The LP-model, which provides the best predictions for future flows, involves three iterations (Table S7). The subset of important regressors includes 22 individual regressors and ten quadratic regressors. Relative to the LL-model, the number of variables in the LP-model is reduced, and the retention level is increased from 93% to 96%. In the list of important regressors, the top five items are PPT1(t+1), Q(t)2, PPT1(t), SD(t+1), and SD(t4). The regressors and their sequence are different from the LL-model, but meteorological variables and PPT1 are still the most important regressors. Overall, the LP-model provides better predictions of the next day's flow (Table S8) for the training dataset (adj. R2 ≈ 0.798; MAPE ≈ 14.0%) and the testing dataset (0.813; 13.5%) (Table S9), probably because the model includes information contributed by non-linear terms, such as Q(t)2 and PPT1(t+1)2 (the sixth most important regressor).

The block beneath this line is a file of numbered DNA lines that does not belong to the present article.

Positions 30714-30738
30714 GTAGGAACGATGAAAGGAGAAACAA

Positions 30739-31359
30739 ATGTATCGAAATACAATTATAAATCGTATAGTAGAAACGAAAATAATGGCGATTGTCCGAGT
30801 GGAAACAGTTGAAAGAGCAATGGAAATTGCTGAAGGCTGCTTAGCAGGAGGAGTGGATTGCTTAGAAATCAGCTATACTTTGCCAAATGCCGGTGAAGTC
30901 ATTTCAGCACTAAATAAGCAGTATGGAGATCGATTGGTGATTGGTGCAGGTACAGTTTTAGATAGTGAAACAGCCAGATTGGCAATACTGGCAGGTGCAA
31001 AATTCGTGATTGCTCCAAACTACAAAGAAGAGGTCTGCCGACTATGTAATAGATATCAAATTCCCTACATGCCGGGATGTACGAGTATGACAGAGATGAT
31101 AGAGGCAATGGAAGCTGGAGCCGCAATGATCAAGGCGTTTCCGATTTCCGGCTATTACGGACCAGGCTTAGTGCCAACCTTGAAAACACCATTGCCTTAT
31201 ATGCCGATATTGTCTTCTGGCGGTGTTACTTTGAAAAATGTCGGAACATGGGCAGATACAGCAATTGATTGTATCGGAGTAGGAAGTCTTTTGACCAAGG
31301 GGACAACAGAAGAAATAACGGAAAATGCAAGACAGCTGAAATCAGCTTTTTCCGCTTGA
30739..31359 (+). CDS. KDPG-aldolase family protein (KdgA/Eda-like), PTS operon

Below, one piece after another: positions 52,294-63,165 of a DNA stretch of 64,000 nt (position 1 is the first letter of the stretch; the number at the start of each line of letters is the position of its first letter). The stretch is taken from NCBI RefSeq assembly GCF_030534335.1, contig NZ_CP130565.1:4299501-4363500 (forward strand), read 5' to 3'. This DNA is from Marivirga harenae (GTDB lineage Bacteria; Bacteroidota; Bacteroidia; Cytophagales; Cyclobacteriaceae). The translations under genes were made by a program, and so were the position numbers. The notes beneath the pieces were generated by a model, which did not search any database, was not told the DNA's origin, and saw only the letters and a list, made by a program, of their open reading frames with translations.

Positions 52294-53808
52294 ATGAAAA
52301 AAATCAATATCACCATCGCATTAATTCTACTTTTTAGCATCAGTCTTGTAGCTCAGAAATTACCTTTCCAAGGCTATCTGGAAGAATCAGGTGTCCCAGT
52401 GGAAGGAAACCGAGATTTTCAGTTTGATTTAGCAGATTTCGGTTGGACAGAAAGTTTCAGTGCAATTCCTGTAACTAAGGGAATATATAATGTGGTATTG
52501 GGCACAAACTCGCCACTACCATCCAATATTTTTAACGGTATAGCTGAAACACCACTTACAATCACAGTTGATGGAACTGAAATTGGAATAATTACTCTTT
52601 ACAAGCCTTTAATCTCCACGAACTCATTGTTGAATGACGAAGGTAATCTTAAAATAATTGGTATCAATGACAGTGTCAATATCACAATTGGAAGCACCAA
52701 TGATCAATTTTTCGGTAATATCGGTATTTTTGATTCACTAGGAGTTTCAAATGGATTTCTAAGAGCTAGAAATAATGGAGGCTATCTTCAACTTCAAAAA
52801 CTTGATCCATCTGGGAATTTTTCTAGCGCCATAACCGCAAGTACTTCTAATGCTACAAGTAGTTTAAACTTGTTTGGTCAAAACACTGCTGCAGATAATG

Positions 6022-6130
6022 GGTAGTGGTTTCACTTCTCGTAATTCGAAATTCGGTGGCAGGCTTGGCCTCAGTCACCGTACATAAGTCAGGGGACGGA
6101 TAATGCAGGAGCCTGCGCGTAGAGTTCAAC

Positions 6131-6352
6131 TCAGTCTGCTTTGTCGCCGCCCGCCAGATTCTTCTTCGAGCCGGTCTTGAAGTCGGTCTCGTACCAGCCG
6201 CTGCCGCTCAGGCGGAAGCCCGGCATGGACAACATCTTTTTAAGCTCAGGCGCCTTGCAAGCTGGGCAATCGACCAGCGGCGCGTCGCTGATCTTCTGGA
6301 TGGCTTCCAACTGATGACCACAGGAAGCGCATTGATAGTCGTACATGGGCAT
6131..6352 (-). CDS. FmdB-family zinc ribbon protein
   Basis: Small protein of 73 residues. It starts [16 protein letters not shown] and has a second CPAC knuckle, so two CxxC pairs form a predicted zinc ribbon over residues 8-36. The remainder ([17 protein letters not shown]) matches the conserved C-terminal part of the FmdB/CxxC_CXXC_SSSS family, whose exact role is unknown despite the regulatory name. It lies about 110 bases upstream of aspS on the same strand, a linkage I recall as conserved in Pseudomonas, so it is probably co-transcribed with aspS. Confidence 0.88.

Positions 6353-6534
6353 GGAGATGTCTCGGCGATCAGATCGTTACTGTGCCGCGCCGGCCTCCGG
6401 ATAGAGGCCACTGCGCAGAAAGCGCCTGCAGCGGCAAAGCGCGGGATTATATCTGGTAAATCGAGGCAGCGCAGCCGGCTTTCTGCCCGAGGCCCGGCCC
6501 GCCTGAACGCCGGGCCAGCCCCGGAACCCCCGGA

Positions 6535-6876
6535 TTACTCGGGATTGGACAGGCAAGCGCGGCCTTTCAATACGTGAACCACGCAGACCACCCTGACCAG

Measured flowrates and predicted values based on the testing dataset (Figure 3) are in good agreement, and storm events (flows >3 m3/s account for 10% of the testing data) are well anticipated. Several of the peak flows, however, are substantially underestimated, indicating there is a room for improvement. For example, the highest residual value is observed for an extreme high-flow day (≈4.8 m3/s, January 23, 2010) (Figure S6). This residual might be reduced by including TARP flow data; TARP flow played an important role in the Calumet-prediction model (Zhu & Anderson 2016). Interestingly, in contrast to these high residual values associated with high flowrates, the three highest MAPE (130, 125, and 120%) occur on the days with medium-low flowrates (1.76, 0.75, and 1.62 m3/s, respectively).

Figure 3

Comparison of measured data with model values for predicting the next day's flowrate at the Kirie WRP based on the testing dataset using the LP-model.

Figure 3

Comparison of measured data with model values for predicting the next day's flowrate at the Kirie WRP based on the testing dataset using the LP-model.

Effect of p-values